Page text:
The Difference: Dallas Mavericks 97, Charlotte Bobcats 101

Posted by Connor Huchton on November 11, 2012 under Recaps | Be the First to Comment

Silbury Hill

Box ScorePlay-By-PlayShot Chart — Game Flow¬†

You know the drill. The Difference is a reflection on the game that was, with one bullet for every point in the final margin.

  • The natural cliche is to proclaim that an NBA season is long, full of peaks and valleys. But tonight’s game belongs firmly enough in the latter category to cause significant concern. The Mavericks slowly and agonizingly relinquished a fourth quarter-lead to a relentless Charlotte Bobcats’ squad, punctuated by offensive stagnancy and offensive rebounding woes. As TMG’s own Bryan Gutierrez notes, the Mavericks have been thoroughly troubled on both sides of the ball when it comes to offensive rebounding: the team currently holds a -55 offensive rebounding margin (expounded by a -13 margin tonight). It’s an issue that plagued the Mavericks throughout the game and perhaps most greatly in the closing seconds, as Michael Kidd-Gilchrist’s (8-12 FG, 25 points, 12 rebounds) offensive rebound gave Ramon Sessions (5-15 FG, 12 points) a chance to tie the Mavericks and sent the game to an unsuccessful overtime.
  • What’s currently most troubling about the Mavericks’ offense is both expected and accentuated: an inability to move the ball beyond unfocused perimeter movement. Most of the Mavericks’ possessions resulted in a pull-up jumper from O.J. Mayo (6-12 FG, 22 points), Darren Collison (7-14 FG, 14 points, six assists, five turnovers), or Vince Carter (6-15 FG, 19 points, five rebounds). The problem isn’t apparent in the acceptable scoring production of each guard, but it reveals itself in the Mavericks’ dismal collective passing statistics, where a mediocre 21 assists was met by 19 unseemly turnovers. These turnovers often occurred because of wasted shot clock opportunities and the lack of a consistent post threat – something Dirk Nowitzki and Shawn Marion’s return will hopefully alleviate.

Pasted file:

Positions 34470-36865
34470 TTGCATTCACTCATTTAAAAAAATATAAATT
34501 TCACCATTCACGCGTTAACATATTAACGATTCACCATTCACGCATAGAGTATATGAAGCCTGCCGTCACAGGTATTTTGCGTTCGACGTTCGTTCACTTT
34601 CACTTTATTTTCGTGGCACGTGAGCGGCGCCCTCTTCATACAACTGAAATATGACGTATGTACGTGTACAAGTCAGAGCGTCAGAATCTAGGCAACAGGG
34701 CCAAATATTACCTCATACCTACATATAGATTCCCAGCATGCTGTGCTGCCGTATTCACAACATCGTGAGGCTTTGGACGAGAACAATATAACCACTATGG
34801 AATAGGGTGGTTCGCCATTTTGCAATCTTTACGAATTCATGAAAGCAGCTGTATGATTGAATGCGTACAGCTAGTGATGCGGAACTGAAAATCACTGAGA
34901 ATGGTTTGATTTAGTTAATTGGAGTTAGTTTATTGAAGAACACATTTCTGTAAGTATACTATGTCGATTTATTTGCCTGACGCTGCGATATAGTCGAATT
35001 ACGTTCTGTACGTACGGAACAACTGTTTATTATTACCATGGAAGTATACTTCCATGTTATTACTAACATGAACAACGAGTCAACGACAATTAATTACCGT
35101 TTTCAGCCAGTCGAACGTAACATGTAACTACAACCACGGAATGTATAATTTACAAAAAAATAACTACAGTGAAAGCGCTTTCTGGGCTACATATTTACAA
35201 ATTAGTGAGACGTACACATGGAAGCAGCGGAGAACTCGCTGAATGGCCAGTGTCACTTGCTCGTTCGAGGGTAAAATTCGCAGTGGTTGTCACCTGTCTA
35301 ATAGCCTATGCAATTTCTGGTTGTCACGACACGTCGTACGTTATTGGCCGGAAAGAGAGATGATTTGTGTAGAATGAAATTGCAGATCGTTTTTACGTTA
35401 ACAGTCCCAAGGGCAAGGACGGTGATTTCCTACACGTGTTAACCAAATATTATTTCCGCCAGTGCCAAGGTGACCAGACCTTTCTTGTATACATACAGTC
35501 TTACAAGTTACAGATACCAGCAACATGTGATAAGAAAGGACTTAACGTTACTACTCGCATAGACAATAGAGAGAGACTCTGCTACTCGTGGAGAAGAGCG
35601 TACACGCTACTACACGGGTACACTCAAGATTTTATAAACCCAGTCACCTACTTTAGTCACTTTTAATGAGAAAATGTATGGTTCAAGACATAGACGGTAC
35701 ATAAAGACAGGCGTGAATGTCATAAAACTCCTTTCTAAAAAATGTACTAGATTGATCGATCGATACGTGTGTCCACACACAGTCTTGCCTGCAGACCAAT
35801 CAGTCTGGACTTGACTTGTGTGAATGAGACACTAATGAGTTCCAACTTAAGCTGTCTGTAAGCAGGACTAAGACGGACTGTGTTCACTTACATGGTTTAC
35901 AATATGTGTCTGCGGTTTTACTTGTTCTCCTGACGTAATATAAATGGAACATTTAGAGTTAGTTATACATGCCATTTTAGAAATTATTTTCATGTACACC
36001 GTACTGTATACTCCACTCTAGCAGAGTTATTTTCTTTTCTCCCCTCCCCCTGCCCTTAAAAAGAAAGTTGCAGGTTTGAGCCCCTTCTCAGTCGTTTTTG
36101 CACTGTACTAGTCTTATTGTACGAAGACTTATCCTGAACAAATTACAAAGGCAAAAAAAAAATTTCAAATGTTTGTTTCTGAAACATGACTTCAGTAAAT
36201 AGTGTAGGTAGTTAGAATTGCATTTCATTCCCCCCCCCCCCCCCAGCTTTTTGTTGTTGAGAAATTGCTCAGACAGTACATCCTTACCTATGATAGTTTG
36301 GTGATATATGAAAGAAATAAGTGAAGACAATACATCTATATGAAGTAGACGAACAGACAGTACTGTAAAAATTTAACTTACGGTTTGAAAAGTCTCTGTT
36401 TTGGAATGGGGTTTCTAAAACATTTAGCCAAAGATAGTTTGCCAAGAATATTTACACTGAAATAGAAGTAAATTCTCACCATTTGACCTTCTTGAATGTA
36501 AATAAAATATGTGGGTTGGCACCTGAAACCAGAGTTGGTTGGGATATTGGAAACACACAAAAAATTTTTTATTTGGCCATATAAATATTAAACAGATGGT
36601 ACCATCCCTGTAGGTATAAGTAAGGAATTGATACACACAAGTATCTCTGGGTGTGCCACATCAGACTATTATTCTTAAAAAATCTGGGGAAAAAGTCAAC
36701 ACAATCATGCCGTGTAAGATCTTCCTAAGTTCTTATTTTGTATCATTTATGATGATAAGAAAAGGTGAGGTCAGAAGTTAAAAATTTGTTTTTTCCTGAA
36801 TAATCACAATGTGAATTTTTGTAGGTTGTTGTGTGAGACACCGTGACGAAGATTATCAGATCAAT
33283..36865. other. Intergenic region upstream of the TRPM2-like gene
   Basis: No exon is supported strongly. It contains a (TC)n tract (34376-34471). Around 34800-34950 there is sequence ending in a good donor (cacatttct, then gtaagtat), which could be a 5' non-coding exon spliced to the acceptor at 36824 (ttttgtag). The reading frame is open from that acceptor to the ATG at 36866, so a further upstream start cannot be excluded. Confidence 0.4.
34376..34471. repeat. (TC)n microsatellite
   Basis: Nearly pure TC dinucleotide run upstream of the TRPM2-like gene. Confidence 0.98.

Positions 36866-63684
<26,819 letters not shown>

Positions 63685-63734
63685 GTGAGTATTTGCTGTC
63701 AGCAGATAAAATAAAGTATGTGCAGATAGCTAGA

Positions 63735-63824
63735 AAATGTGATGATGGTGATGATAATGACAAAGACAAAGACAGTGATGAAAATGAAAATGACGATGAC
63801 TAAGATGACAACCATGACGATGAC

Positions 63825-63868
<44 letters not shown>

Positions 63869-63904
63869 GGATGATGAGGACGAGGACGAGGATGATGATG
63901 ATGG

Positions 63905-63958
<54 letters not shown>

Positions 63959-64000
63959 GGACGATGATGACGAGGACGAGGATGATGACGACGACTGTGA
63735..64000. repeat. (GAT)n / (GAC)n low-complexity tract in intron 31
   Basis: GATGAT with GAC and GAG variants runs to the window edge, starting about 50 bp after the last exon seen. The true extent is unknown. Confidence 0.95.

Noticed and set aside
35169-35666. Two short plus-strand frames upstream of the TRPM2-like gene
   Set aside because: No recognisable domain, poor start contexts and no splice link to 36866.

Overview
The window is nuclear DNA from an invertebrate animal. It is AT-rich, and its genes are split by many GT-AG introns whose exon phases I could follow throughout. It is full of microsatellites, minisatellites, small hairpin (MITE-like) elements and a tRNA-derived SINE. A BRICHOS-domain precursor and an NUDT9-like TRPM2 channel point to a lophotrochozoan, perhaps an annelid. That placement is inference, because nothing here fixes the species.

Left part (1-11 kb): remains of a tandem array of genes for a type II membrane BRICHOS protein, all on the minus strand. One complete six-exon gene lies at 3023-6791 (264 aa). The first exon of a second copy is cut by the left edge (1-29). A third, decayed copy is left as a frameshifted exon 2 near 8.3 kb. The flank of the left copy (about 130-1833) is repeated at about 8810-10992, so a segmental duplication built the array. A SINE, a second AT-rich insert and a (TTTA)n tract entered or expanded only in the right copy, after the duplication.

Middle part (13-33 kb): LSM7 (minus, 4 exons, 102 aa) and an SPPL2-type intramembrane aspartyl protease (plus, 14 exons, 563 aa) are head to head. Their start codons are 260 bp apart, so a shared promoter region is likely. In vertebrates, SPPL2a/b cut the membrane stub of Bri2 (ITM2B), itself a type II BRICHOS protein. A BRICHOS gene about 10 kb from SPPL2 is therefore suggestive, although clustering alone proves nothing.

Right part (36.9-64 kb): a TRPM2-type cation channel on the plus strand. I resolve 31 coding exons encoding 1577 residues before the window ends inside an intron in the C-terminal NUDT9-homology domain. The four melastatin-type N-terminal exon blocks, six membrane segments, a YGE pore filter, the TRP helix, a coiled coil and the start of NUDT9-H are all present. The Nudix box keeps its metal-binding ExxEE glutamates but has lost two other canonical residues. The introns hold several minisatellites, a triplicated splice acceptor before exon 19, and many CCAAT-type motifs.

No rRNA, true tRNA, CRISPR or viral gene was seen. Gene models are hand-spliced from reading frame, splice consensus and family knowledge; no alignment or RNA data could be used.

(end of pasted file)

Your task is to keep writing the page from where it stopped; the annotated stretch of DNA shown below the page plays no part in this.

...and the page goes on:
• It’s very possible that the Mavericks could look back on this game six months from now as a costly missed opportunity that would’ve greatly helped their chances in a competitive playoff race. The Western Conference is not forgiving of losses to teams like the Bobcats.
  • Byron Mullens (3-9 FG, seven points, 14 rebounds) had 14 rebounds in 38 minutes tonight, which is perhaps the most worrying statistic to emerge from the whole of this game. Mullens is less than a stellar rebounder (12.5% TRB on the season), so his overwhelming success on the glass is only further proof of how vital Marion is to the team’s rebounding efforts. Without him, rebounding deficits will abound.

The Difference: Dallas Mavericks 101, Charlotte Bobcats 96

Posted by Rob Mahoney on March 16, 2012 under Recaps | 2 Comments to Read

Screen Shot 2012-03-16 at 9.50.40 AM

Box ScorePlay-by-PlayShot ChartGame Flow

You know the drill. The Difference is a reflection on the game that was, with one bullet for every point in the final margin.

  • For the moment, Dallas is one of the shallowest deep teams in the league — or at the very least, one of the least consistent. The Mavs’ lackluster first-half showing wasn’t solely the fault of the subs, but the very notion that Charlotte’s second unit could so thoroughly cook a group consisting of (in part) Jason Terry, Lamar Odom, Rodrigue Beaubois, and Ian Mahinmi is a bit strange. Earlier in the season — those dark days when Dirk Nowitzki was nothing but a pick-and-pop player — the Mavs were only able to tread water because of their depth. Things look very different these days, which could in part be traced back to the fact that Delonte West’s absence hurts this team in ways that we never could have known.
  • It’s always a very distinct pleasure to watch Nowitzki (27 points, 9-21 FG, six rebounds, five assists) go to work from any of his favorite spots on the floor, but he seems to have particular fun with the Bobcats’ antsy shot-blockers. Nowitzki’s very basic ball fake looked like an entirely new move on Thursday night, as the slightest pump would sent a Bobcats defender flying. I don’t think it’s even worthwhile to chastise the ‘Cats for their lack of discipline; that’s Dirk Nowitzki, and when he rises to shoot — or even pretends to rise and shoot — a futile contest may be the best defensive option available.

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